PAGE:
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Oscars delayed until April as coronavirus disrupts Hollywood

The Baftas, UK's most prestigious film prizes, were also delayed by two months for the same reason, and is now scheduled to take place on 11 April.

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Los Angeles: The next Oscars ceremony will be in April, two months later than originally planned, to give films delayed by the coronavirus pandemic a better shot at the industry’s most prestigious awards.

The Academy of Motion Picture Arts and Sciences and Walt Disney Co.’s ABC will air the 93rd Academy Awards on April 25. Films that premiere before Feb. 28 will now be eligible to compete. Normally, the ceremony is held in February and only movies that came out during the previous calendar year are considered.

“Our hope, in extending the eligibility period and our awards date, is to provide the flexibility filmmakers need to finish and release their films without being penalized for something beyond anyone’s control,” said Academy President David Rubin and Academy Chief Executive Officer Dawn Hudson.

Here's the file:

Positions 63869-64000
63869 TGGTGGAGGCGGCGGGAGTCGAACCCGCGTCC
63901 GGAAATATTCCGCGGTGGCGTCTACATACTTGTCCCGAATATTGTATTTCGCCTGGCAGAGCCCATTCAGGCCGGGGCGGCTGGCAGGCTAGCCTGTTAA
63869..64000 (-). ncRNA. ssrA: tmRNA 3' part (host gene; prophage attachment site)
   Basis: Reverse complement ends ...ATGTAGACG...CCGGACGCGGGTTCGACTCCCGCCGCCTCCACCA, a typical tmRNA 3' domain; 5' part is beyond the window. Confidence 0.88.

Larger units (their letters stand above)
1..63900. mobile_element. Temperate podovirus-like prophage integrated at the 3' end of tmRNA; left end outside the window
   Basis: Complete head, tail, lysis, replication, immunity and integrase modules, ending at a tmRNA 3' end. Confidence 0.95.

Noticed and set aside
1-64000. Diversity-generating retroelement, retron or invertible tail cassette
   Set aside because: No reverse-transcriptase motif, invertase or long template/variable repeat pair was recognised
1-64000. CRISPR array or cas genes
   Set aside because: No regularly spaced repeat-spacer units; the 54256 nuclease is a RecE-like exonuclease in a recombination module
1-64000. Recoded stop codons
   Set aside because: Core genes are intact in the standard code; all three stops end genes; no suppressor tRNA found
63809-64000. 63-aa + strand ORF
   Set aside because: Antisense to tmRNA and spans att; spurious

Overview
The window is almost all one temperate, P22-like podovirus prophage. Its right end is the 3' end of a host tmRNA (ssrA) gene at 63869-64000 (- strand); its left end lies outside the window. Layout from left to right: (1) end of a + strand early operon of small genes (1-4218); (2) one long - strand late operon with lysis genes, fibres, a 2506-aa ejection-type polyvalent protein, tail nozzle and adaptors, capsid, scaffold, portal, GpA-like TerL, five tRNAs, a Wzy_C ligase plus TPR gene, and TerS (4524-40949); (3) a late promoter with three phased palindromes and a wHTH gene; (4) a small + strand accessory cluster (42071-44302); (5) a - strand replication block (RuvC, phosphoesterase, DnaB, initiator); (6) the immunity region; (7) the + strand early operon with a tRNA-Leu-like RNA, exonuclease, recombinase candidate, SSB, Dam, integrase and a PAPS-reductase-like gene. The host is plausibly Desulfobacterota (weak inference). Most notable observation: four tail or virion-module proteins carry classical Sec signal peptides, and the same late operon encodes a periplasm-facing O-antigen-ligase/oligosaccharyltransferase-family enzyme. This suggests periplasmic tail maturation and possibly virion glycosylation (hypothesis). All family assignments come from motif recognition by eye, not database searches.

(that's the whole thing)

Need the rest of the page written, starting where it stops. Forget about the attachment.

The Baftas, Britain’s most prestigious film prizes, were also delayed two months for the same reason, and will take place on April 11. The ceremony usually offers clues about which movies will go on to win Oscars. Snatching a top award provides a box-office boost, and helps winning studios attract the industry’s top talent.

The Academy has made a number of other changes to the 2021 Oscars as a result of the coronavirus. Ordinarily, films had to debut in a Los Angeles theater and show for seven consecutive days, playing at least three times a day. For the next contest, movies that premiered on streaming platforms can compete, as can those that debuted in New York, Chicago, Atlanta, Miami and the San Francisco area.

The institution is also taking steps to ensure there’s more diversity among nominees and winners. It said on Friday it will create a task force to “develop and implement new representation and inclusion standards for Oscars eligibility” by the end of July, and it will make unconscious-bias training available for members.- Bloomberg


Also read: Get ready for Hollywood movie scenes where nobody’s touching


 

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